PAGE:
The frequency shifts between λP1 and λP2, λP2 and λP3 are calculated to be X1 ~427 cm-1, and X2 ~446 cm-1, close to the Raman shift of 440 cm-1, which proves the mechanism involved for SC flattening to be cascaded stimulated Raman scattering (SRS). The SC coupled to the HNLF lies in the normal dispersion region of the fiber, and consequently, the effect of SRS is dominant. The energy of MI-induced pulses at the pump region transfers to the first Stokes wavelength, and then to higher-order Stokes at longer wavelengths via the cascaded SRS with the high order Stokes line broader spectrally than the preceding one [17

17. A. K. Abeeluck and C. Headley, “Continuous-wave pumping in the anomalous- and normal-dispersion regimes of nonlinear fibers for supercontinuum generation,” Opt. Lett. 30(1), 61–63 (2005). [CrossRef] [PubMed]

,18

18. G. Agrawal, Nonlinear fiber optics (Springer, 1995).

]. Thus, the SC spectrum extends to longer wavelengths and grows flatter and flatter. And the spectral broadening eventually limits to about 1.4 µm owing to the water loss of the two fibers and a relative low pump power.

We also investigated the output modes of the non-flattened and flattened supercontinua. The dispersed output spectra of the supercontinua are recorded using a CCD sensitive to the near infrared as shown in Fig. 5(a)
Fig. 5 (a) Dispersed output spectra of the supercontinua (left is short and right is long wavelengths) (b) Far-field profiles at the pump wavelength with the non-flattened case at the top and the flattened case at the bottom.
, and the far-field profiles at the pump wavelength are recorded with a digital camera in Fig. 5(b) by using a low pass filter with cut-off wavelength of 1100 nm. Both of these figures show that the SC output modes in the non-flattened and flattened cases are fundamental-like in the whole spectrum.

Compared with the 6 W flattened continuum with 5 dB spectral range of 300 nm achieved by increasing the length of a two-ZDW PCF pumped by a 20 W fiber laser [5

5. A. Kudlinski, G. Bouwmans, M. Douay, M. Taki, and A. Mussot, “Dispersion-Engineered Photonic Crystal Fibers for CW-Pumped Supercontinuum Sources,” J. Lightwave Technol. 27(11), 1556–1564 (2009). [CrossRef]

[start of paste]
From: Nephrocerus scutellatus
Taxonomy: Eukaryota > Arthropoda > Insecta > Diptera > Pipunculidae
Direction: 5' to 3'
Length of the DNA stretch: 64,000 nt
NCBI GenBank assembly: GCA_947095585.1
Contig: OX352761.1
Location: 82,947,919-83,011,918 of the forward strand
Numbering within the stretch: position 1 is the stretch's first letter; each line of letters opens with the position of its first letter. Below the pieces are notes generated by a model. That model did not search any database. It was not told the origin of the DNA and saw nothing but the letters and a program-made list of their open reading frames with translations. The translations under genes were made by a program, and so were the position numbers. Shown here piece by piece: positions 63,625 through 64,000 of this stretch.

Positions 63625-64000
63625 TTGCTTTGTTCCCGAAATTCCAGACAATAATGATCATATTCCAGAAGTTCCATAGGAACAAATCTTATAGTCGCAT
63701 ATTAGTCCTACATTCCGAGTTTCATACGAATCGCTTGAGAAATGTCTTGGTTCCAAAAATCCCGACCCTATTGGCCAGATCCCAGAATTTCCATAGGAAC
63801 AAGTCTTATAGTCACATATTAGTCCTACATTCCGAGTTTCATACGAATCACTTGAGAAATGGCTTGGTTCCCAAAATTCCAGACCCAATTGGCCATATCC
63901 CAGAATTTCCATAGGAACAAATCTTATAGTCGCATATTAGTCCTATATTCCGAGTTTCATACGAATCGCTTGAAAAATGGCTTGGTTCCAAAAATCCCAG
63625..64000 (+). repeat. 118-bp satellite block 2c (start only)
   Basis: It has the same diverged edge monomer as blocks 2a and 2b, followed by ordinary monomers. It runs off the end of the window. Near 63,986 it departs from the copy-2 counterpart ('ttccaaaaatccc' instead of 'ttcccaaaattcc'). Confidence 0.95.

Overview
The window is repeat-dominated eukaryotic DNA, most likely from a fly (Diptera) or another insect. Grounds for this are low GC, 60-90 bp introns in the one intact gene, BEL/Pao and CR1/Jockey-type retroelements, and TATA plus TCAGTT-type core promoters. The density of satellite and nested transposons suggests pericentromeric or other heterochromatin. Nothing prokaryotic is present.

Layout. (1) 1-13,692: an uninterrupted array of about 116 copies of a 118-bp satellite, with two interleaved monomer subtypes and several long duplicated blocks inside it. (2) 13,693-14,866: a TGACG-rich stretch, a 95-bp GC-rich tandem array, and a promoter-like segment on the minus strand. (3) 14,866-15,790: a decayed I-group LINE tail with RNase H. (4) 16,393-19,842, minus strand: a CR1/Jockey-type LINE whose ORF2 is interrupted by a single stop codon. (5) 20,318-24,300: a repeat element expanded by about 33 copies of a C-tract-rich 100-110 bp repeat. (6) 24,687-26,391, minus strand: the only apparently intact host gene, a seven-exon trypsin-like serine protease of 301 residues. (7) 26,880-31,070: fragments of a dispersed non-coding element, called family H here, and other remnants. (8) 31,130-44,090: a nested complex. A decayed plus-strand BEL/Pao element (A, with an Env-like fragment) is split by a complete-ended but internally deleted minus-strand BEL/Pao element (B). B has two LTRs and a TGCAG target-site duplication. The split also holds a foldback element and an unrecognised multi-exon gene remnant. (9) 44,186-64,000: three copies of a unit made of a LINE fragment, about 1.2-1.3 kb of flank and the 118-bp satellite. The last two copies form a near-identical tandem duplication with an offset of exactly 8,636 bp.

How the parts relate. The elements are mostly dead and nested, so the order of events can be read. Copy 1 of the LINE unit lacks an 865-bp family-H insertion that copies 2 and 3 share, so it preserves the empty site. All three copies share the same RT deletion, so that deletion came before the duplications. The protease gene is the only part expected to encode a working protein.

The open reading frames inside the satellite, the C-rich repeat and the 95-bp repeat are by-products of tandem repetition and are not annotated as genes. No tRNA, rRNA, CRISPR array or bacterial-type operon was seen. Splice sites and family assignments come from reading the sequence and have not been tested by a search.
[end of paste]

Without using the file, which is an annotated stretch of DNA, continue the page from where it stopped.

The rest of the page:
], the 8 W continuum with 3 dB bandwidth of 340 nm achieved in our work is flatter, broader, and of higher power with the pump region suffering sufficient energy conversion to SC. Pumped at a higher power of 50 W, a powerful flat supercontinuum with the same 3 dB bandwidth with our results and a higher spectral power density greater than 50 mW/nm has also been obtained in a carefully-engineered-ZDW PCF and a short length of two-ZDW PCF [2

2. B. A. Cumberland, J. C. Travers, S. V. Popov, and J. R. Taylor, “Toward visible cw-pumped supercontinua,” Opt. Lett. 33(18), 2122–2124 (2008). [CrossRef] [PubMed]

,6

6. B. A. Cumberland, J. C. Travers, S. V. Popov, and J. R. Taylor, “29 W High power CW supercontinuum source,” Opt. Express 16(8), 5954–5962 (2008), http://www.opticsinfobase.org/oe/abstract.cfm?URI=oe-16-8-5954. [CrossRef] [PubMed]

]. Even so, achieving the broad and flat supercontinuum in such a low pump power in our work has confirmed that the method of cascading a long-ZDW HNLF to a PCF is effectively for flattening and extending the supercontinuum. Also, it is presumed that the method would also play the same role in flattening the SC spectrum at pulse pump. Furthermore, the important issue in CW-pumped supercontinua generation of OH- loss at 1380 nm may be expanded beyond if cascading a HNLF with low water absorption loss which is easier to be manufactured than of PCFs. The flat SC sources obtained from this method would have a more wide range of applications.

It should be noted that there should be an optimal length of the HNLF for the flattest spectrum of the flattened-SC at different pump powers.

5. Conclusion

In conclusion, we have demonstrated a method for flattening and extending a SC spectrum at CW pump by improving the transfer efficiency of the abundant residual energy from pump region to long-wavelength continuum. A flat supercontinuum of 8 W with 3 dB spectral range of 340 nm and 0.7 dB spectral range of 210 nm has been achieved in comparison with the non-flattened continuum with 3 dB bandwidth of 62 nm and 10 dB bandwidth of 360 nm, also the long-wavelength edge has been extended by 60 nm. Furthermore, we think that the spectrum flattening method may be used for flattening the spectrum at pulse pump.

Acknowledgments

The authors acknowledge Dr Yongqin Yu and Yuan Guo (Shenzhen university) for helpful discussions, as well as Chen Guo (Shenzhen university) for the cooperation of PCF splicing.

References and links

1.

A. Fercher, W. Drexler, C. Hitzenberger, and T. Lasser, “Optical coherence tomography-principles and applications,” Rep. Prog. Phys. 66(2), 239–303 (2003). [CrossRef]

2.

B. A. Cumberland, J. C. Travers, S. V. Popov, and J. R. Taylor, “Toward visible cw-pumped supercontinua,” Opt. Lett. 33(18), 2122–2124 (2008). [CrossRef] [PubMed]

3.

A. Kudlinski and A. Mussot, “Visible cw-pumped supercontinuum,” Opt. Lett. 33(20), 2407–2409 (2008). [CrossRef] [PubMed]

4.

A. Mussot and A. Kudlinski, “19.5 W CW-pumped supercontinuum source from 0.65 to 1.38 μm,” Electron. Lett. 45(1), 29–30 (2009). [CrossRef]

5.

A. Kudlinski, G. Bouwmans, M. Douay, M. Taki, and A. Mussot, “Dispersion-Engineered Photonic Crystal Fibers for CW-Pumped Supercontinuum Sources,” J. Lightwave Technol. 27(11), 1556–1564 (2009). [CrossRef]